Carne __

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Possible Answers: ASADA.

Last seen on: LA Times Crossword 22 Dec 18, Saturday

Random information on the term “Carne __”:

Sir Edward Carne (c.1500 – 19 January 1561) was a Welsh Renaissance scholar, diplomat and English Member of Parliament.

Carne was born around 1500 to Howell Carne of Cowbridge in Glamorgan, and his wife Cicily, the daughter of William Kemys. Carne was descended from Thomas Le Carne, who was the second son of Ithyn, King of Gwent. He was educated at Oxford University, and became principal of Greek Hall. He was made Doctor of Civil Law in 1524.

Carne became known as an erudite and eloquent speaker and became attached to the court of Henry VIII. In 1530 he was selected in a legal capacity to represent the embassy of the Earl of Wiltshire, Anne Boleyn’s father.

Carne profited from the Dissolution of the Monasteries in Glamorgan, where he purchased Ewenny Priory, building a house there after 1545.[1] In 1539 he obtained the lease of Gaunt’s Hospital, Bristol, and acted as its treasurer.[2] He was due to go abroad to arrange the ill-fated marriage of Anne of Cleves to King Henry VIII, and the revenue from the foundation was directed in the meantime to the support of his wife, Anne Denys, a daughter of Sir William Denys (d.1535) of Dyrham, Glos.[3] Bristol Corporation objected, and in 1540 the church was purchased by Bristol Corporation.[4]

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Random information on the term “ASADA”:

Since their discovery, anabolic steroids (AAS) have been widely used as performance-enhancing drugs to improve performance in sports, to improve one’s physical appearance, as self-medication to recover from injury, and as an anti-aging aid. Use of anabolic steroids for purposes other than treating medical conditions is controversial and, in some cases, illegal. Major sports organizations have moved to ban the use of anabolic steroids. There is a wide range of health concerns for users. Legislation in many countries restricts and criminalizes AAS possession and trade.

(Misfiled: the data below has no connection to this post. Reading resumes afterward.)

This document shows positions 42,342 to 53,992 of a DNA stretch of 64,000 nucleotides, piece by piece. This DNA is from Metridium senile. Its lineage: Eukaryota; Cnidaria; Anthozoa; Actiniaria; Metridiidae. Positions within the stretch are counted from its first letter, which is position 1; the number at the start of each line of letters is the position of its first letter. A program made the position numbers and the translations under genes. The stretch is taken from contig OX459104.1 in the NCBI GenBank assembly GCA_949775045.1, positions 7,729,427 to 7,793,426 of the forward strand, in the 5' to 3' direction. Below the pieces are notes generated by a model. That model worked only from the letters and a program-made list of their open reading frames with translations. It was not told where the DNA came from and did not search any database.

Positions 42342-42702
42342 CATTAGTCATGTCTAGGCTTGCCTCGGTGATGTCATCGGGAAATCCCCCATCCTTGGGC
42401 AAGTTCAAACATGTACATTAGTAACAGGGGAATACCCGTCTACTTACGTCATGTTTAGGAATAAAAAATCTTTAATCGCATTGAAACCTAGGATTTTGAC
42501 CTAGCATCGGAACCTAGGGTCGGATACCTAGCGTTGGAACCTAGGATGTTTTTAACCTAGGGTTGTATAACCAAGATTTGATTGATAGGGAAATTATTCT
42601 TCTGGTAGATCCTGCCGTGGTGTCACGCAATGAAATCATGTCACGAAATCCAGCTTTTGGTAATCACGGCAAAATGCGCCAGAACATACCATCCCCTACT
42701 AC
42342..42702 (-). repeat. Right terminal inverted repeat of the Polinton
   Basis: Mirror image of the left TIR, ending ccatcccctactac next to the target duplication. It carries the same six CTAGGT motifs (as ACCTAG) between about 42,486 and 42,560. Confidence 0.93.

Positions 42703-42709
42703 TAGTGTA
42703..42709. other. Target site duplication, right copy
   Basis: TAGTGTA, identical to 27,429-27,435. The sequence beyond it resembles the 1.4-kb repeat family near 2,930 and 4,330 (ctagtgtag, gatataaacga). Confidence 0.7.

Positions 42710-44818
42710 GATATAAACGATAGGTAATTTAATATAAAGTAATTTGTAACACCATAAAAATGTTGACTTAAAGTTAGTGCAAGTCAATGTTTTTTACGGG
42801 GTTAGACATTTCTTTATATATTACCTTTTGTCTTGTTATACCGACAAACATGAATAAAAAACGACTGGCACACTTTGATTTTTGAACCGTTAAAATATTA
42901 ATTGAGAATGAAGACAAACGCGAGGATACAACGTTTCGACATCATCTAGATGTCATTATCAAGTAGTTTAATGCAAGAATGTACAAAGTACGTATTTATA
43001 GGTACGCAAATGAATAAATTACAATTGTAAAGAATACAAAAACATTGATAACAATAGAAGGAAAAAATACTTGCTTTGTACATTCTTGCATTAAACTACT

Performance-enhancing substances have been used for thousands of years in traditional medicine by societies around the world, with the aim of promoting vitality and strength.[1] The use of gonadal hormones pre-dates their identification and isolation. Medical use of testicle extract began in the late 19th century, while its effects on strength were still being studied.[2] In 1889, the 72-year-old Mauritian neurologist Charles-Édouard Brown-Séquard injected himself with an extract of dog and guinea pig testicles, and reported at a scientific meeting that these injections had led to a variety of beneficial effects. However, almost all experts, including some of Brown-Sequard’s contemporaries, had agreed that these positive effects were induced by Brown-Séquard himself.[3] In 2002, a study replicating Brown-Séquard’s method determined that the amount of testosterone obtained was too low to have any clinical effect.[4]

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